From 1998 to 2011, Michigan’s average NAEP fourth-grade reading score for all students rose slightly from 216.0 to 218.9, an increase of 1.3 percent.[*] This change, however, was not statistically significant.

Over the same period, Florida’s average NAEP fourth-grade reading score leapt from 205.7 to 224.5, a 9.1 percent improvement. This increase was statistically significant and allowed Florida to easily surpass Michigan’s average score (see Graphic 7). The national average over this period showed some growth, rising from 212.8 to 220.0, a statistically significant 3.4 percent increase.[†]

Graphic 7: Average NAEP Fourth-Grade Reading Scores in the United States, Michigan and Florida, All Students, 1998-2011

Graphic 7: Average NAEP Fourth-Grade Reading Scores in the United States, Michigan and Florida, All Students, 1998-2011 - click to enlarge

Source: “NAEP Data Explorer: Main NDE,” (National Center for Education Statistics; United States Department of Education), http://nces.ed.gov/nationsreportcard/naepdata/ (accessed March 21, 2013).

The average NAEP fourth-grade reading score for lower-income students in Michigan increased from 200.2 in 1998 to 204.5 in 2011, a 2.2 percent increase that was not statistically significant. Florida’s average for lower-income students showed much more improvement, growing from 190.4 to 215.9 over this period — a statistically significant 13.4 percent increase (see Graphic 8). In reading, then, Florida’s lower-income fourth-graders improved at six times the rate of their peers in Michigan and scored well above them by 2011. In fact, the average score for lower-income students in Florida was only 1.4 percent below the average for all fourth-grade Michigan students in 2011. The national average for lower-income students in fourth-grade reading on the NAEP improved from 195.4 in 1998 to 206.9 in 2011, a statistically significant 5.9 percent increase.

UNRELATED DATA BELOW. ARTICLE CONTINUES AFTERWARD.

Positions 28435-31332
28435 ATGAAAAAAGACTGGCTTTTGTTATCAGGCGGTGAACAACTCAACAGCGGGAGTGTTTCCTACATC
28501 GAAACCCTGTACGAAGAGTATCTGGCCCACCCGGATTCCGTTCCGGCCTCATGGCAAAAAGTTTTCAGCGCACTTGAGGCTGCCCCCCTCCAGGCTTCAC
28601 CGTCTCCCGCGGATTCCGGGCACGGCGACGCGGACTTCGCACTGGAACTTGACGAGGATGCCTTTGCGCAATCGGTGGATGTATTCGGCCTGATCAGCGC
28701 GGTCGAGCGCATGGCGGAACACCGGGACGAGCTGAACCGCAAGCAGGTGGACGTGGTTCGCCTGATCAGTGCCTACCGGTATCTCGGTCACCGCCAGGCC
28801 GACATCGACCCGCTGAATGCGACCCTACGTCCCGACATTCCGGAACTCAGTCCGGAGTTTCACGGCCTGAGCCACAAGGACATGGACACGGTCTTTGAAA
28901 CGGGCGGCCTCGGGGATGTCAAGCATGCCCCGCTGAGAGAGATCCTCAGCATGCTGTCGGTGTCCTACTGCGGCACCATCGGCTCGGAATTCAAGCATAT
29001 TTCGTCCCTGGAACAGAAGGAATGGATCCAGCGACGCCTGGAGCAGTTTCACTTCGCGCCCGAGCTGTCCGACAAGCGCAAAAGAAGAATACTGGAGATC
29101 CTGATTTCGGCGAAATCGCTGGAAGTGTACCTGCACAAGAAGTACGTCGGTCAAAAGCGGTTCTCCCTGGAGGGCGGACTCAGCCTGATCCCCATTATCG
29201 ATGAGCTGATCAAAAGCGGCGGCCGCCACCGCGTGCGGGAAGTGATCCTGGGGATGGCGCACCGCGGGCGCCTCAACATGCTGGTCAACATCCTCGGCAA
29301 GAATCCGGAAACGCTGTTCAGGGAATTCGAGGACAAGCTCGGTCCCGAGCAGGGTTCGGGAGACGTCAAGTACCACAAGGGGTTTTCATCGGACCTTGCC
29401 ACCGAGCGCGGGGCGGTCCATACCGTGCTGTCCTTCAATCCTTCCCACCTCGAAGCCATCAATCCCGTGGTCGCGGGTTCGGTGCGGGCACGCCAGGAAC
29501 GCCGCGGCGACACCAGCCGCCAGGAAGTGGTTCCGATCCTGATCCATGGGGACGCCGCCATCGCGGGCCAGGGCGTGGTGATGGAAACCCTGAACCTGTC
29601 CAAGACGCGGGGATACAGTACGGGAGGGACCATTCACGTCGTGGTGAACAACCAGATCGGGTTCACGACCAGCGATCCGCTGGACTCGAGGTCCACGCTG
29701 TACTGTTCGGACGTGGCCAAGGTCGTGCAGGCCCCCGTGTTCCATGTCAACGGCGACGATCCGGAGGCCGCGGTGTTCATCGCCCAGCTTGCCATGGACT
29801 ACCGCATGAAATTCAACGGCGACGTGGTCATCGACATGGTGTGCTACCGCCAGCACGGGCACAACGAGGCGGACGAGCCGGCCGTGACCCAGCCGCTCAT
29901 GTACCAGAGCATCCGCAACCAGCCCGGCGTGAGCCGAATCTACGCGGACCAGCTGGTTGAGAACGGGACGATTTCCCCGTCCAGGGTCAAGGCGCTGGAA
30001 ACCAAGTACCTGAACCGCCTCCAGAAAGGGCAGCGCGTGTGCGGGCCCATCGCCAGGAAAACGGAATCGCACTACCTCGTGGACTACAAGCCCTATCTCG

Graphic 8: Average NAEP Fourth-Grade Reading Scores in the United States, Michigan and Florida, Students Qualifying for the National School Lunch Program, 1998-2011

Graphic 8: Average NAEP Fourth-Grade Reading Scores in the United States, Michigan and Florida, Students Qualifying for the National School Lunch Program, 1998-2011 - click to enlarge

Source: “NAEP Data Explorer: Main NDE,” (National Center for Education Statistics; United States Department of Education), http://nces.ed.gov/nationsreportcard/ naepdata/ (accessed March 21, 2013).


[*] NAEP typically publishes its scores as whole numbers, but its downloadable spreadsheets provide scores to 12 decimal places. These precise spreadsheet values were used for the percentage calculations in the main text, so the percentages may not always agree perfectly with the percentage differences in the scores — rounded to a single decimal place — in the main text.

It should also be noted that because NAEP tests are administered to only a representative sample of the students in a state, the National Center for Education Statistics produces a standard error for the scores. For example, the standard error for fourth-grade reading was 1.16 in Michigan, 1.12 in Florida and 0.3 in the nation as a whole. “The NAEP Glossary of Terms,” (National Center for Education Statistics, 2011), http://goo.gl/k1wMt (accessed April 30, 2013); “Cautions in Interpreting NAEP Results,” (National Center for Education Statistics, 2010), http://goo.gl/D6vZY (accessed April 30, 2013).

[†] The statistical significance of a change in test scores is determined by NCES at the 0.5 level. “NAEP Data Explorer: Main NDE”, (National Center for Education Statistics; United States Department of Education), http://nces.ed.gov/nations reportcard/naepdata/ (accessed March 21, 2013). The NCES’ calculations of statistical significance account for the standard errors in NAEP test scores (see previous footnote). “Cautions in Interpreting NAEP Results,” (National Center for Education Statistics, 2010), http://goo.gl/D6vZY (accessed April 30, 2013).